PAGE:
Pick Your Rock and Metal

Wednesday, October 22, 2014

AlLBUM REVIEW: Chest thumping power and passion as the Maverick monster pounds all into submission on Quid Pro Quo

FUCK the system! Fuck the music business, and fuck the people that say hard rock and metal is dead. There is a vital, pounding pulse coming out of Northern Ireland, a 10-legged monster of rock and metal that is about to crush all in its path. It's Maverick, and it is coming your way.
With a proven live track record, always giving their all, the question is can that energy translate on to recorded output. Can that beautiful rock and metal alchemy Maverick delivers on stage be captured in the studio.

Of course it can! Aided by a superb production and mix from Neal Calderwood this is high octane hard rock.

As the scene setter 'Event Horizon' merges into 'Snakeskin Sinner' the intent is clear. Powerful riffing, shouted backing vocals and David Balfour sneering at the archetypal poseur.
Ryan Sebastian Balfour's solo, and Ric Cardwell's rhythm work meld together adding a powerful dynamic to the sound; laying out all the tricks of double guitar interplay that area apparent throughout.

Already familiar thanks to the video release 'Paint By Numbers' is a fist in the face of hipsters, scenesters, fashionistas and the two-legged lemmings of the world. Perhaps the biggest blow to the bake is in the songs construction; its a juggernaut of big sounds, fist pumping delight.

'Got It Bad' is where listener has to make up their mind, and where some may shy away from Maverick. It is a great song, and had it been released in the mid-80s it would have been on constant rotation on AM radio in the US.

The listener has to decide at this point to commit to the ethos of Maverick. Leave aside their hard work, their outstanding live presence, do we need another band who sonically re-treads the sound of Ratt, Crue, MTV-era Whitesnake, Love/Hate, Y&T etc?

Is this repeat, rewind, repeat living in the past? Some will write Maverick off in this manner. Their mistake. The band glory in their influences, wearing their love for that 'big' sound that Bob Rock brought to Motley Crue and Black album Metallica. Calderwood has captured that and the five strong Maverick men pump their chests out, wear their influences on their sleeve and get on with having a good time with great songs.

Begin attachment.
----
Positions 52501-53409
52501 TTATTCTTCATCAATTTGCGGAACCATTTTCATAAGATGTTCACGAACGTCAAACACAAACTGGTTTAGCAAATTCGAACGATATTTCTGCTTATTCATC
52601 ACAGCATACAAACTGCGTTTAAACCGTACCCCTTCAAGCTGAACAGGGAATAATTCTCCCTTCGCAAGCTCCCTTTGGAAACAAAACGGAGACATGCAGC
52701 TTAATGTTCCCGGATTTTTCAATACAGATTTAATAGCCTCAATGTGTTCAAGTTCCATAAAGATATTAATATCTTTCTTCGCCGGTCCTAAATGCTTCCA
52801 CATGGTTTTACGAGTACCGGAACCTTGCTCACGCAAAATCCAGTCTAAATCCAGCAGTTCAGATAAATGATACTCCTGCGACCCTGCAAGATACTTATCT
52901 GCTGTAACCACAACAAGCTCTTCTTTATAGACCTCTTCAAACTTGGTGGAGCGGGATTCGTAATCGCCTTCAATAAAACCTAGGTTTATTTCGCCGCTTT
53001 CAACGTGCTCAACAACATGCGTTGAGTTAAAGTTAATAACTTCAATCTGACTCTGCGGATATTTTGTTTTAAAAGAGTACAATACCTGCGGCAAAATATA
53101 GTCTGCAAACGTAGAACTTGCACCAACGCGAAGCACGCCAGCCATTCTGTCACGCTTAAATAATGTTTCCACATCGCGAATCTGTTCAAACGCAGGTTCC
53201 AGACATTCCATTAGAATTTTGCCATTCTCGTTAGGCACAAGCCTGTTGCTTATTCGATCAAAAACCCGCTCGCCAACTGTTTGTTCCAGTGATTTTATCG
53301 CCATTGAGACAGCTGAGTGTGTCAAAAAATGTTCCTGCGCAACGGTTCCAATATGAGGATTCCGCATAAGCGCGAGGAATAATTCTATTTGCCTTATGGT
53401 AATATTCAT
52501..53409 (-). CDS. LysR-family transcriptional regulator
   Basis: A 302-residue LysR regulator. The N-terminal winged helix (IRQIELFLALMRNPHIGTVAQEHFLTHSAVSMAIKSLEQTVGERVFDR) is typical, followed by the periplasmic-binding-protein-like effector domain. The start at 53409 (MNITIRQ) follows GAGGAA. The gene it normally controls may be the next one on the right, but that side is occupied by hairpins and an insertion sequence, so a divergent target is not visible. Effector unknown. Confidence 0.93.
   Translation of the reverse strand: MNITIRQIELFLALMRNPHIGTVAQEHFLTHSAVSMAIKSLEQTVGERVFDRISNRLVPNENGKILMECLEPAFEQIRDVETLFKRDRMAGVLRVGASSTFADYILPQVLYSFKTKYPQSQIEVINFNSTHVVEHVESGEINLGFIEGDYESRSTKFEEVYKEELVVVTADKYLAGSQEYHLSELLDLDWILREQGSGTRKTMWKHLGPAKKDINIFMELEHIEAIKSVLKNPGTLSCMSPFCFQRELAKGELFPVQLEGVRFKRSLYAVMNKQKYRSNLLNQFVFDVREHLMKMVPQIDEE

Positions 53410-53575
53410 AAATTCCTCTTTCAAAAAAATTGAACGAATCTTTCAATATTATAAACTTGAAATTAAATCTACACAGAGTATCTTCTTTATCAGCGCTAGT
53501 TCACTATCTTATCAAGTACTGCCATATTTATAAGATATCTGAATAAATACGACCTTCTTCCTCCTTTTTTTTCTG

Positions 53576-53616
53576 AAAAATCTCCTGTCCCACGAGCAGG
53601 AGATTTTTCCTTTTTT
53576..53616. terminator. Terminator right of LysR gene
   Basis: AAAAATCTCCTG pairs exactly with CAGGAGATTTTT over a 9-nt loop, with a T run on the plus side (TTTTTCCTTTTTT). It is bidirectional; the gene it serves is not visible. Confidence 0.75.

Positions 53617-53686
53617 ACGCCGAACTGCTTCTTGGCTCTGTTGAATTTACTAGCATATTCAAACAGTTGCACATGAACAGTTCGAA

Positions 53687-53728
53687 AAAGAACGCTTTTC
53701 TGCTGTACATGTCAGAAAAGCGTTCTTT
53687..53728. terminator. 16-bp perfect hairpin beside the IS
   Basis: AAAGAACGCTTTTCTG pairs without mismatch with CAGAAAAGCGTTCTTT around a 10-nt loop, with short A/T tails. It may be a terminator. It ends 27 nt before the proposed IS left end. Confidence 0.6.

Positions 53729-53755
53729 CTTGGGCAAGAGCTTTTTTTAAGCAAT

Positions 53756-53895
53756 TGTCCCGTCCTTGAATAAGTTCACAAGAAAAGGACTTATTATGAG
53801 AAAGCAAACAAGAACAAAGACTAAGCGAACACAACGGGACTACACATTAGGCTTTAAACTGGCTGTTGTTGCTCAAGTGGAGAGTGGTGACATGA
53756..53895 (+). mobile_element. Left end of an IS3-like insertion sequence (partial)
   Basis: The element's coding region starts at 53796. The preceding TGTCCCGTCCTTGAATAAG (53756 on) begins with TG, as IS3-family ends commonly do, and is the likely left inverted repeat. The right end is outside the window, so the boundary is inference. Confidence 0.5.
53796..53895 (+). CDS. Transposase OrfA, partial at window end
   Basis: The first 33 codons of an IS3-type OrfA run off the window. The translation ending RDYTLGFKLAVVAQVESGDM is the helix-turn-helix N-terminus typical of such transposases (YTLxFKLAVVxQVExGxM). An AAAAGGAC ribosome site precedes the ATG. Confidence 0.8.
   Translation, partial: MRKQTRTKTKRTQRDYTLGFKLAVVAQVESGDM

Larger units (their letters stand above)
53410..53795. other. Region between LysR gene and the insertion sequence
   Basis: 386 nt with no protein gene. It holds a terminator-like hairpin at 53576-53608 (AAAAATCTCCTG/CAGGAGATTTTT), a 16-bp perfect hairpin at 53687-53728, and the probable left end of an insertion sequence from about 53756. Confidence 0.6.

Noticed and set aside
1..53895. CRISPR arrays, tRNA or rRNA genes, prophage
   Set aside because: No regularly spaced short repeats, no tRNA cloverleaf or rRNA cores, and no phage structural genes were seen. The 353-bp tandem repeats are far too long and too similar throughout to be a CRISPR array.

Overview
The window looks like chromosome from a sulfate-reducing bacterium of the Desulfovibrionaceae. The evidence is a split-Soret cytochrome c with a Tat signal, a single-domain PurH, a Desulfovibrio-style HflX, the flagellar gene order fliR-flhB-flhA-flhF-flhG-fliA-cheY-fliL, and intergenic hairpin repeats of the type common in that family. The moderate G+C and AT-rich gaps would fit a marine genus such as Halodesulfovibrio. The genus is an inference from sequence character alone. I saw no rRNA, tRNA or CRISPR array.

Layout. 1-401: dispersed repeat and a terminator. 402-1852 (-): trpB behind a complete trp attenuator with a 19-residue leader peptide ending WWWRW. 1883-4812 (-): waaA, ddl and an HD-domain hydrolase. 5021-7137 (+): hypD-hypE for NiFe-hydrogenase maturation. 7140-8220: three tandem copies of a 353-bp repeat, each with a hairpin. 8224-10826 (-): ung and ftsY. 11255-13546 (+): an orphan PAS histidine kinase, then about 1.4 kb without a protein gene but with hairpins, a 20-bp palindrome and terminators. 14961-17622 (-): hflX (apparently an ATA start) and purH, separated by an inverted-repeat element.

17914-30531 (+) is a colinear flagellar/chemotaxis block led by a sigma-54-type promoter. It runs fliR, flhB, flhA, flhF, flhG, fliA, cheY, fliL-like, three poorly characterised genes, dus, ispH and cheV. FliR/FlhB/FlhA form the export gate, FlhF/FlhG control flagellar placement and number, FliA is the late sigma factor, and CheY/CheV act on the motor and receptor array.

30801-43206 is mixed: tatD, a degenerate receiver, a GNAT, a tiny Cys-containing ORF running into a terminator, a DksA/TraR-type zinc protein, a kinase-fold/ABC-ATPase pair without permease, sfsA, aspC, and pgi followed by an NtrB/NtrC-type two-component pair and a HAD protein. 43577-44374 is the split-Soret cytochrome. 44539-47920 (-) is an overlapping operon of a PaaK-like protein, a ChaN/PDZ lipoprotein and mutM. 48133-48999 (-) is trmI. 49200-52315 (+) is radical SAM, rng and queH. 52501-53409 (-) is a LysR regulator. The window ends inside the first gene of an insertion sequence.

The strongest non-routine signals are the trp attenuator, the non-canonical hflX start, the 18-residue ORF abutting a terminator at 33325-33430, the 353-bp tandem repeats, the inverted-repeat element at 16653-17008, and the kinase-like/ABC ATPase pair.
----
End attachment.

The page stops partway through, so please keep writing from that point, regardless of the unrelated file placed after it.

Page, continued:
Damn it, but 'Got It Bad' is as catchy as Ebola in Sierra Leone; a super performance in all ways.

But the heart of the matter of homage is dealt with on 'In Our Blood' as David declares he would "put all my CDs on and have a concert in my room'; and that when the music is playing "I feel alive".

This is the song that captures all the dreams of every rock and metal fan -  air guitar, singing along, pulling all the poses. Maverick are now living that dream. They are on the cusp of something great.

After that declaration the track 'One More Day (Quid Pro Quo)' deals with more serious matters
in a narration of the real personal toll the conflict in Northern Ireland takes. Musically and lyrically this is an empathetic song, which chooses to talk about murder in the name of a cause the killers don't understand from the point of view of the victim.

This song is the fulcrum, the point in the album when it is clear that this is a band with more depth than just 80's re-treads; it is the song where Maverick prove that they can construct songs that pull together talents of David and Ryan Sebastian Balfour, Rick Cardwell, Riche Diver (bass) and Mike Ross's drums into a cohesive, solid manner.

From that point they return to the theme of love and lust, with the joyously daft cock strut of 'Electric'. Already a live favourite, early Tesla comes to mind with a distinctive Northern Ireland tongue in cheek smirk.